Men imprisoned as ISIS suspects in northeast Syria have repeatedly rioted and more than 100 have escaped to whereabouts unknown. With no way to leave legally, women are regularly paying traffickers to smuggle them and their children out of the locked camps, placing them at risk of being trafficked into forced labor and sexual exploitation, among other abuses, or of rejoining ISIS. Shunned by home countries, children may be vulnerable to recruitment by ISIS hardliners in the prisons and camps.
In contrast, repatriations or third-country transfers allow governments to conduct individual assessments of each returnee, monitor them as appropriate, and hold to account those who have committed serious international human rights crimes, a critical step in redress for thousands of ISIS victims.
Repatriations of the foreigners may also improve conditions for the Syrian ISIS suspects and family members whom the local authorities are also detaining in the camps and prisons. The Autonomous Administration has allowed more than 9,100 Syrians to return to their communities since 2019, including more than 2,600 under an amnesty it announced in October 2020, but thousands of others remain. As with the foreign detainees, the local authorities should release any Syrians held in degrading or inhuman conditions or without due process, and improve conditions for those who may not be able to return home because of risks that their communities may reject them or fears of returning to areas held by the government.
In January, UN Secretary-General António Guterres called repatriations by home countries, particularly of children, “an urgent and strategic counter-terrorism imperative.” The European Parliament and UNICEF have also called on member states to repatriate all children, taking into account the best interests of the child. The UN human rights commissioner, the UN counterterrorism chief, and 22 UN specialized human rights experts have called on home countries to repatriate their nationals as well. The 22 UN human rights experts noted that the “violence, exploitation, abuse and deprivation” suffered by foreign detainees in northeast Syria have resulted in deaths and in and of themselves “may well amount to torture or other cruel, inhuman or degrading treatment or punishment under international law,” with no effective remedy.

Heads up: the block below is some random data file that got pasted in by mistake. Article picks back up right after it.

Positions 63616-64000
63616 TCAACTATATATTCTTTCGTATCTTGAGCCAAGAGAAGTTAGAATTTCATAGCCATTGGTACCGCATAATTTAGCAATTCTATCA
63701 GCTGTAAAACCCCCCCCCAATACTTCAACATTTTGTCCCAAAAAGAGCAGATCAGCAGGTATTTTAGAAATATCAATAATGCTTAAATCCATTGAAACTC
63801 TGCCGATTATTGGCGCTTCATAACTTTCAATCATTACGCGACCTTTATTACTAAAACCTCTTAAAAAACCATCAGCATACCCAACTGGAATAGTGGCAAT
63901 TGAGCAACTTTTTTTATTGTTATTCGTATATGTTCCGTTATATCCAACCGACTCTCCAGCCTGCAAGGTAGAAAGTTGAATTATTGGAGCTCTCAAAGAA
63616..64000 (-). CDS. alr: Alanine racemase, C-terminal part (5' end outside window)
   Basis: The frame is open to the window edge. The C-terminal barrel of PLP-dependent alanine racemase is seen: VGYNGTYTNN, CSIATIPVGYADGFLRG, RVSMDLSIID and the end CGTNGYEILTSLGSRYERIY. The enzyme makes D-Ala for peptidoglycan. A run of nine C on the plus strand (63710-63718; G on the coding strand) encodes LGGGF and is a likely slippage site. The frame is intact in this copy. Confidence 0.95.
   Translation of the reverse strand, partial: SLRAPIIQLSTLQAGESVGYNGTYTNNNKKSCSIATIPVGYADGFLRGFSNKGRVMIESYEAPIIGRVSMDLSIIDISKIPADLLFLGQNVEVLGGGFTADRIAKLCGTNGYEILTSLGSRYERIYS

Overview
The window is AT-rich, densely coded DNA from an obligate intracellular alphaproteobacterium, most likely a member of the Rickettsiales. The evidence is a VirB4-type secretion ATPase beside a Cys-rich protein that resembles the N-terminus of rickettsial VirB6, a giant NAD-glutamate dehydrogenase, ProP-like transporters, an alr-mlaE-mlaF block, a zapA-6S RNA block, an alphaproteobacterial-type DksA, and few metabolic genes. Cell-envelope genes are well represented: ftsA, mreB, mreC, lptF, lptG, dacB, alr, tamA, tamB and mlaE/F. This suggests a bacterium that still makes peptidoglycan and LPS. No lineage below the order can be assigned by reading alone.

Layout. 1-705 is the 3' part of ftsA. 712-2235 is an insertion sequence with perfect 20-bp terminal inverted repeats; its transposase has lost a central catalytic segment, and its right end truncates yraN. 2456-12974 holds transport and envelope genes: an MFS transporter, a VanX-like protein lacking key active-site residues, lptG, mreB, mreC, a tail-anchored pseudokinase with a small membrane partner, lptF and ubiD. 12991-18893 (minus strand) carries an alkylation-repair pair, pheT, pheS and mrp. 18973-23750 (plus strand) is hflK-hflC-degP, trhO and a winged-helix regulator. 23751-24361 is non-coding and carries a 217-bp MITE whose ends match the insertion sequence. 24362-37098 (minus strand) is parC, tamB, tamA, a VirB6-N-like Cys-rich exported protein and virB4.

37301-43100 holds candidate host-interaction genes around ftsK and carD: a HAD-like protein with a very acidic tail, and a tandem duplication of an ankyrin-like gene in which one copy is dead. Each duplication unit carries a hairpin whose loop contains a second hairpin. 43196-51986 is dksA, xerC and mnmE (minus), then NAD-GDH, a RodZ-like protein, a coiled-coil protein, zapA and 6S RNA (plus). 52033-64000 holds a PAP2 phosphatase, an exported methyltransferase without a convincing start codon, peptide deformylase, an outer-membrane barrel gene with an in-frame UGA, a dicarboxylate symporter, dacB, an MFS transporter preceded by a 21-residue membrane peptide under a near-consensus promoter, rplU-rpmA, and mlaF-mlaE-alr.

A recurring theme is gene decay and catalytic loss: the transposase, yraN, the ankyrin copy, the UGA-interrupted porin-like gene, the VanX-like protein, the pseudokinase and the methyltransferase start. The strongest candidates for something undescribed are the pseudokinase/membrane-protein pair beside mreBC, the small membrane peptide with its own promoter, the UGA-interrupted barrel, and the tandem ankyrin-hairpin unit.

International Legal Standards
Countries have a responsibility to take steps to protect their citizens when they face serious human rights violations, including loss of life and torture. This obligation can extend to nationals in foreign countries when reasonable action by their home governments’ actions can protect them from such harm. International human rights law also provides that everyone has the right to a nationality. Governments have an international legal obligation to provide access to nationality for all children born abroad to one of their nationals who would otherwise be stateless, as soon as possible. All individuals have the rights to adequate food, water, clothing, shelter, and mental and physical health, and fair trials. All children have the right to education.
Detaining people in conditions that amount to inhuman or degrading treatment is strictly prohibited under human rights law.
The Autonomous Administration’s indefinite detention of these foreigners without due process, including their right to appear before a judge to review the legality and necessity of their confinement, is arbitrary and unlawful. The detention of ISIS suspects’ family members, particularly the children but also women who are not being investigated for any crimes, also amounts to guilt by association and collective punishment, prohibited under international law.
The arbitrary detention and lack of reintegration support for these children violates international principles for children associated with armed groups, who are to be viewed primarily as victims. UN Security Council Resolution 2396 of 2017, which is binding on all member states, emphasizes the importance of assisting women and children associated with groups such as ISIS who may themselves be victims of terrorism, including through rehabilitation and reintegration.
Resolution 2396 also calls on member states to investigate and prosecute suspects for involvement with foreign terrorist groups if appropriate. Given the absence of any fair trial proceedings for foreigners detained in northeast Syria, investigations by home countries remain the only viable option at this time to provide redress to victims for any serious crimes these detainees may have committed.
Countries with Citizens Detained in Northeast Syria
Citizens of at least 58 countries are reported to be detained in camps and prisons in northeast Syria: Afghanistan, Albania, Algeria, Australia, Austria, Azerbaijan, Belgium, Bangladesh, Bosnia and Herzegovina, Canada, China, Denmark, Egypt, Estonia, Finland, France, Georgia, Germany, Indonesia, India, Iran, Iraq, Kazakhstan, Kyrgyzstan, Lebanon, Libya, Morocco, Maldives, North Macedonia, Malaysia, Netherlands, Norway, Pakistan, Palestine, Philippines, Poland, Portugal, Romania, Russia, Saudi Arabia, Senegal, South Africa, Spain, Sudan, Somalia, Serbia, Sweden, Switzerland, Tajikistan, Trinidad and Tobago, Tunisia, Turkey, Ukraine, United Kingdom, United States, Uzbekistan, Vietnam, and Yemen.